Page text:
Last week we discussed the ongoing dispute in New Zealand, where the finance minister has been arguing with the head of the central bank to consider house prices in their central bank monetary policy framework. Like nearly everywhere else in the world, New Zealand is grappling with a severe housing affordability crisis. Despite pulling numerous policy levers, house prices continue to inflate. The last lever, raising interest rates, remains off the table.

Things have only gotten worse during the pandemic. “We’ve probably seen the biggest widening of wealth distribution that we have ever seen in New Zealand between people who own houses and those who don’t,” said Arthur Grimes, professor of public policy at Victoria University of Wellington. According to the Real Estate Institute of New Zealand, the median house price in New Zealand has surged nearly 20% this year.

Ironically, in 2018, new elected Prime Minister Jacinda Ardern fulfilled her election promise of banning sales of residential housing to foreign buyers. Clearly that wasn’t the solution.

New Zealand’s problems are not unique. The same discussions are ongoing in Canada. Home prices are up double digits this year, despite record job losses. The wealth gap continues to widen, prompting the Trudeau Government to lobby for a national foreign buyers tax. If Vancouver & Toronto are any example, that too will fail to improve affordability.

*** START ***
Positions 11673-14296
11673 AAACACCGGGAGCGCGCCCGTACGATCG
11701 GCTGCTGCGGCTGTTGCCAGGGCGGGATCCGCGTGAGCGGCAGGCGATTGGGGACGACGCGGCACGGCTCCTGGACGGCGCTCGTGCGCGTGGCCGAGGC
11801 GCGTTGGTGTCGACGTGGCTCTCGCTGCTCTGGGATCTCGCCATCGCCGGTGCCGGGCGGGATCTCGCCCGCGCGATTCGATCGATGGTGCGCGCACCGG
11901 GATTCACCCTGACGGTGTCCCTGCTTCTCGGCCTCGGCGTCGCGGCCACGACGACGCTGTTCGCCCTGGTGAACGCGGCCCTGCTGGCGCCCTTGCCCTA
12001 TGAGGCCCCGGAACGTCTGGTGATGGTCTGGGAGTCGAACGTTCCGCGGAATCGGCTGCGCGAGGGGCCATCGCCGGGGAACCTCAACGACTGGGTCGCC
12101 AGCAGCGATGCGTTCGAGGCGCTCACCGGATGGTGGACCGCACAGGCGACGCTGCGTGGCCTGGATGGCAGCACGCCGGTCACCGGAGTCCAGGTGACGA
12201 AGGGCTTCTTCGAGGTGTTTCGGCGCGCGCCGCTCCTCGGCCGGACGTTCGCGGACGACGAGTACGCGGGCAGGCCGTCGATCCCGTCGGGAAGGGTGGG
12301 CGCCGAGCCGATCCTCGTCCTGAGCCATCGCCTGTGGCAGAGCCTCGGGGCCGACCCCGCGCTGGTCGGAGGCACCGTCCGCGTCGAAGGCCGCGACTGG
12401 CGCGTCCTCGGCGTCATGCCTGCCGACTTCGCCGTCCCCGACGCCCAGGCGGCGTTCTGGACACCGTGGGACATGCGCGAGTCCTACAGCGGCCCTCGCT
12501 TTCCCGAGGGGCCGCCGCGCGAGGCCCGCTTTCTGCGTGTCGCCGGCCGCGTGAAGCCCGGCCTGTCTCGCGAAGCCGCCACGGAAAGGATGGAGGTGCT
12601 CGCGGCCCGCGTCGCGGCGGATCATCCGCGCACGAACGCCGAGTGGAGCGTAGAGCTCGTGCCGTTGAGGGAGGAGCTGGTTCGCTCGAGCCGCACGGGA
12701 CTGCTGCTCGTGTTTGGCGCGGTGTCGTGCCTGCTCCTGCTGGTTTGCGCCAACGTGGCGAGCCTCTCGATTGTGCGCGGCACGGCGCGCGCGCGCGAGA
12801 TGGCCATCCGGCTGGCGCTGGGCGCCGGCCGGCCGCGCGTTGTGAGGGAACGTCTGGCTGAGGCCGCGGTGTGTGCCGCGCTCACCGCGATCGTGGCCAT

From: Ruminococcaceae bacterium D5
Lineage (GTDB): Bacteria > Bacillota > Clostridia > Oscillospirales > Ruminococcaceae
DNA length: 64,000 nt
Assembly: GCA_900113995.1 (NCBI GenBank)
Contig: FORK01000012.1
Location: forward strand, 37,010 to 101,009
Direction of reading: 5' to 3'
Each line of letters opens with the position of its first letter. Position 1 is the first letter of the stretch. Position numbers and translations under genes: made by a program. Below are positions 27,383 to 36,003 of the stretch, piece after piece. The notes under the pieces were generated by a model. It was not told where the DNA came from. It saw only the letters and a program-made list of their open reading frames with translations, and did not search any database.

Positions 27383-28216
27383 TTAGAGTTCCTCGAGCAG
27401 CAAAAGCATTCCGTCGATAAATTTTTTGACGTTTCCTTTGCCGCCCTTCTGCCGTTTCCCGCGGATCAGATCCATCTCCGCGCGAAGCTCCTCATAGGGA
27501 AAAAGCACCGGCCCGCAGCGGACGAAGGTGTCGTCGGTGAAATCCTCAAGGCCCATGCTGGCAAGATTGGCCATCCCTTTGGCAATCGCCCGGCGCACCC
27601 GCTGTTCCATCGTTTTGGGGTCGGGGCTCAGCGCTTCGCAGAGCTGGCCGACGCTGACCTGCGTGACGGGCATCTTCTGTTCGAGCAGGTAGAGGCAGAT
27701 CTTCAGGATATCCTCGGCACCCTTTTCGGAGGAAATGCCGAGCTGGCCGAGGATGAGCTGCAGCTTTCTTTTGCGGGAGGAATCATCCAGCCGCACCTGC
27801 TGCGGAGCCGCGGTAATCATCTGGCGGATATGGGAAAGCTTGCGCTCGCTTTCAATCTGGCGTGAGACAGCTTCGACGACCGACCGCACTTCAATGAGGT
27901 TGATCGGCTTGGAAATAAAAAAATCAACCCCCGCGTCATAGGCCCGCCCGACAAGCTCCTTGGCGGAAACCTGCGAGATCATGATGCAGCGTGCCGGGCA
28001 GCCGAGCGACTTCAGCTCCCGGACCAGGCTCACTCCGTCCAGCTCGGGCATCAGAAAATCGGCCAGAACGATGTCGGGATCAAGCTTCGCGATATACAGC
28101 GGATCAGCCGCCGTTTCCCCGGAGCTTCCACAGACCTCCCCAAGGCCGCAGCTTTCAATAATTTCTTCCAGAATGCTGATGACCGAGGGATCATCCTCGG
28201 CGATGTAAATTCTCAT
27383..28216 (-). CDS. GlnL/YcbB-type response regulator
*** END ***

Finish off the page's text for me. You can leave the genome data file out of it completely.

The reality is, the only way to improve affordability is to raise interest rates. Sure, you can build more homes and that will help slow the rise in home prices. But consider this. Whether you agree with it or not, central banks have artificially suppressed interest rates in order to aide in a recovery and spur economic growth. However, by effectively euthanizing the bond market, a $128 trillion dollar asset class, these dollars have to go somewhere, and they are funnelling into real estate.

Is it really that surprising that investors are ok with negative cash flowing condos when most government bonds yield less than 1% today? If held to maturity these bonds are a guaranteed loss when you consider that most central banks are targeting annual inflation of 2%.

Unfortunately central banks have found themselves in a difficult situation, cornered into a zero interest rate policy that becomes impossible to exit. The solution seems to be a full nationalization of the entire bond market. The Bank of Japan has been doing this for decades, and now own nearly 50% of the entire Japanese government bond market. Canada has been aggressively playing catch up, with the Bank of Canada inching closer towards 35%.

It seems any pick up in yields will be met swiftly with more central bank purchasing, and yield curve control. A policy measure that dictates the price of money, not through free markets but through central planning.

A subtle reminder there is no such thing as a free market. Things can always get crazier. Heck, in Denmark, they are giving out 20 year mortgages at 0%.

Three Things I’m Watching:

1. Canada’s labour market hits the skids, losing 62,000 jobs in December as the recovery stalls.

2. Home prices in the Greater Toronto Area jumped 10% y/y in December. (Source: Realosophy)

3. Falling mortgage rates have been a boost to buyer demand. (source: Capital Economics)

Cheers,

Steve

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